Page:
Because coaching is still in the early stages of its development, there is no agreed-upon, all-embracing model of the coaching process and practice. To date, most efforts to construct a comprehensive coaching model have emerged from sports coaching.
A coaching model cannot be procrustean. It requires an in-built flexibility and adaptability so that coaching programs can be tailored to fit the specific needs of each client and coachee. For example, a coach needs to take into account their own, as well as the coachees', differences in personality, knowledge, skills and abilities. Coachees also vary in motivation and preparedness for change.
As well as individual factors, each coachee exists within various systems, both personal and professional. These affect how a coaching program is conducted, as do factors such as the organizational culture and structure, available resources and the organization's business objectives.
The behavioral coaching model emphasizes the following aspects of behavior and learning:
  • Much of our human behavior is learned.
  • All behaviors result in positive or negative consequences for the individual and those around him or her
  • Individuals are systems within systems, and each individual affects and is affected by these systems and the constant changes they are undergoing
  • Defining individuals' current status and developmental progress in terms of their behavior, rather than personality traits or personality styles
  • Specifying the target behavior impacting on say; a professional skill, position task etc
  • Measuring the target behavior
  • Exploring and changing core values, motivation, beliefs and emotions -which can result in significant behavioral change
  • Assessing covert behaviors (e.g., limiting beliefs, anxiety) in relation to overt actions (e.g., speaking at a meeting)
  • Accessing and assessing emotional events
  • Assessing environmental events and the interactions between behavior and environment
  • Employing validated behavioral techniques
  • Providing statistical proof of beneficial change/learning acquisition and ROI
  • Employing sufficient follow-through monitoring and coachee self-coaching strategies

"Formal training in leadership and interpersonal skills and follow-up behavioral coaching, has been shown to increase productivity by 30% in the first year, as related to that area of training. Continued improvement in performance is seen with feedback and behavioral coaching. Without such follow-up, the performance level is just slightly higher than before the training. 

Behavioral coaching
has consistently been shown to result in the perception of enhanced leadership effectiveness by 99% of those observing the person. Also 99% of individuals who follow the prescribed program improve by at least one full point on a six-point scale as determined by their co-workers."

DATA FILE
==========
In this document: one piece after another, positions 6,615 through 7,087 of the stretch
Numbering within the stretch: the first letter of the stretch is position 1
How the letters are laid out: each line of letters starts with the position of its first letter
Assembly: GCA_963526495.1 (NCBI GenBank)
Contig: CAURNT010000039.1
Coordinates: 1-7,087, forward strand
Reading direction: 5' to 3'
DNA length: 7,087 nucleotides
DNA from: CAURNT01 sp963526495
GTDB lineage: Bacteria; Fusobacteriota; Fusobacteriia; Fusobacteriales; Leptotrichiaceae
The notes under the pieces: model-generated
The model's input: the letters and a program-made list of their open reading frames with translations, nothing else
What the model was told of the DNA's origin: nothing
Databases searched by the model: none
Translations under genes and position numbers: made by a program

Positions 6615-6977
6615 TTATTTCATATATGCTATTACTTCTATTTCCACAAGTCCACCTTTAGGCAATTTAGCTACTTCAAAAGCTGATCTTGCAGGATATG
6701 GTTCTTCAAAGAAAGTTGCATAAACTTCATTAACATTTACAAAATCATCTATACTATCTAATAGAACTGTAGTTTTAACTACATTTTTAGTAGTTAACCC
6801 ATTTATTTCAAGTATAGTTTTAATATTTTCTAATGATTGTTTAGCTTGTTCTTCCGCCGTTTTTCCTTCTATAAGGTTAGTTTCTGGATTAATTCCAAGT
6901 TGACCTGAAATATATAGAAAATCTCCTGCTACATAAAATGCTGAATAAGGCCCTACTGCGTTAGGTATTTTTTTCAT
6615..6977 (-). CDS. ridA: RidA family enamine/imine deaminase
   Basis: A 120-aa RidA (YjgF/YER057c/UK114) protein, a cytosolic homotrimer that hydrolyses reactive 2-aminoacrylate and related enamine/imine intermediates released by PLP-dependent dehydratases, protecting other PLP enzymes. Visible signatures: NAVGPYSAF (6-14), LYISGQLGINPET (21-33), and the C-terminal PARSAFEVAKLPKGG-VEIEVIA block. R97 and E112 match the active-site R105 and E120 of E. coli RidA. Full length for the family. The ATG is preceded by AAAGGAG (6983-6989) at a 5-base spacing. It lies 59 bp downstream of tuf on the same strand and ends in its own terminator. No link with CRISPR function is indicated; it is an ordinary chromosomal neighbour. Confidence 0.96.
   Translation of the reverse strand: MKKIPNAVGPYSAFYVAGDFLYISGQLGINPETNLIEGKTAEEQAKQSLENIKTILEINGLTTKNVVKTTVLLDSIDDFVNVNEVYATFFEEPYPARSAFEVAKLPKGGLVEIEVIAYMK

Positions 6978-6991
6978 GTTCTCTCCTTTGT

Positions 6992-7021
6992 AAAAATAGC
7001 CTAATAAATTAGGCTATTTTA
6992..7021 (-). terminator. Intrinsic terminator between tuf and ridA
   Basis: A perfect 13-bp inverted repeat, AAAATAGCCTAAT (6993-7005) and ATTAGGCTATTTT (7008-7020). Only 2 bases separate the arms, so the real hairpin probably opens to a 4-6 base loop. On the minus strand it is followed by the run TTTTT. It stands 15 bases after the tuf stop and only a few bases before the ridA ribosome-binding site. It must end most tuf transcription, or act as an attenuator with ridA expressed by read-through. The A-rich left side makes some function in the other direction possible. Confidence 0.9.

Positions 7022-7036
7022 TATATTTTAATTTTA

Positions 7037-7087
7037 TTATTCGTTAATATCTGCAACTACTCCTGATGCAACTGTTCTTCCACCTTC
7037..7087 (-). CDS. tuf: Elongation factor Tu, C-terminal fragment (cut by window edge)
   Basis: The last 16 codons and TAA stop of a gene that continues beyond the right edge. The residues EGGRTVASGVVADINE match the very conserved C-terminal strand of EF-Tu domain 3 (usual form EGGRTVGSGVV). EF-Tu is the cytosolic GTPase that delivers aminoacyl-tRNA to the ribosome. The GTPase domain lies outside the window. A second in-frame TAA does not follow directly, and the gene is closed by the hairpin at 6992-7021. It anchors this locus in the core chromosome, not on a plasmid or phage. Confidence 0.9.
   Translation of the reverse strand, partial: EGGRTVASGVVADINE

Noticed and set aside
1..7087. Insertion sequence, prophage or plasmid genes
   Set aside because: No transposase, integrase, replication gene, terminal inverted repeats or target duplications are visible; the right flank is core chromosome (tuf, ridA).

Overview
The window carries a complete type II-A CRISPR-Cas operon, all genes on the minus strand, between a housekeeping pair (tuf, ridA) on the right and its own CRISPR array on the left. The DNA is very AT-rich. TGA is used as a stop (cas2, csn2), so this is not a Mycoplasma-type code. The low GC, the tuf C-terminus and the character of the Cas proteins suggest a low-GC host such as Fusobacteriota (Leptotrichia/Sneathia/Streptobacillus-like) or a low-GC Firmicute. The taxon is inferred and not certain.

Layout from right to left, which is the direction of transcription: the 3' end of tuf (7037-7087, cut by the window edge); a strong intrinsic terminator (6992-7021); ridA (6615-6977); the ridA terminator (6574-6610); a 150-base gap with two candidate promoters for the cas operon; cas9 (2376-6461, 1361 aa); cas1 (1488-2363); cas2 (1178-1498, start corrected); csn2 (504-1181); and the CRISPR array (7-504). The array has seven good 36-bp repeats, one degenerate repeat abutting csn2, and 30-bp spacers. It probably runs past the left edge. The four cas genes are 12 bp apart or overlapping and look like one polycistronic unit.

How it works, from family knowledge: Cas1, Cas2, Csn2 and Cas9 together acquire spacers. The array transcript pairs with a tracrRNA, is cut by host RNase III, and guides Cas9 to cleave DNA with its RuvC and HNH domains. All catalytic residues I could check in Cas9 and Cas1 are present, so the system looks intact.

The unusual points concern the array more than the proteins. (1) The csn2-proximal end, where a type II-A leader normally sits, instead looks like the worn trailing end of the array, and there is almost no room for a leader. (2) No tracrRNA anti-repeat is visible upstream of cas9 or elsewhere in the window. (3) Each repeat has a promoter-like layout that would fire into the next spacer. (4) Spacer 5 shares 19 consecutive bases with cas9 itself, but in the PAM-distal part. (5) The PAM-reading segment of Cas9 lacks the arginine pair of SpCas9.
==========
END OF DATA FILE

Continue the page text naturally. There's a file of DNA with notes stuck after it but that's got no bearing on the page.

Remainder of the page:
-Personal Leadership Development Study. Michael Woods MD, Welyne Thomas PhD

Successful executive, organizational, business coaching is not a suitable domain for employing outdated, un-scientific, unproven, simplistic: coaching models, user-fits-all personality profiling, questioning techniques etc. Only validated, behavioral scientific models, accelerated behavioral change techniques, competencies and behaviors identified in robust industry studies are used in the Behavioral Coaching Institute's (Dr Skiffington -Founding Director of Education) facetracked 4 Day Certified Master Coach course.

- International Coaching Federation (ICF)
     - Accreditation and Certification issues
and How to select the right coach training course more


       Latest Relevant Articles:
        Validated Executive Coaching Models, Tools and Techniques

.- Dr Skiffington more

.- Credentialing issues more

- Master Coach Coaching Course more

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ICF : Recent studies have shown the average earnings for business/executive coaches to be over $120,000 p.a. A well trained and experienced external coach should aim to place themselves amongst the top practices earning $250,000 plus.
Comparison Note:
What ICF coaches earn:  Almost 4 in 10 earn less than $10k. Over 50% said it took them up to 2 years of marketing to get their first paid coaching client. Fifty percent said that they are only working with one to six clients per month. -ICF published findings of its membership survey.

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Contents:  international coaching federation coach training, international coaching federation certified coach, coaching techniques,  international coaching federation, icf, behavioral change, change agent, action international coaching federation and action international, techniques, international coaching federation and executive coaching, ICF, international coaching federation membership, coach, coaching behavior change, international coaching federation, change agent, international coaching federation and business coach, international coaching federation and training, international coaching federation, ICF Certification, coaching association, change agent, coaching federation, international, action international coaching federation and change agent, coaching change agent, business coaching,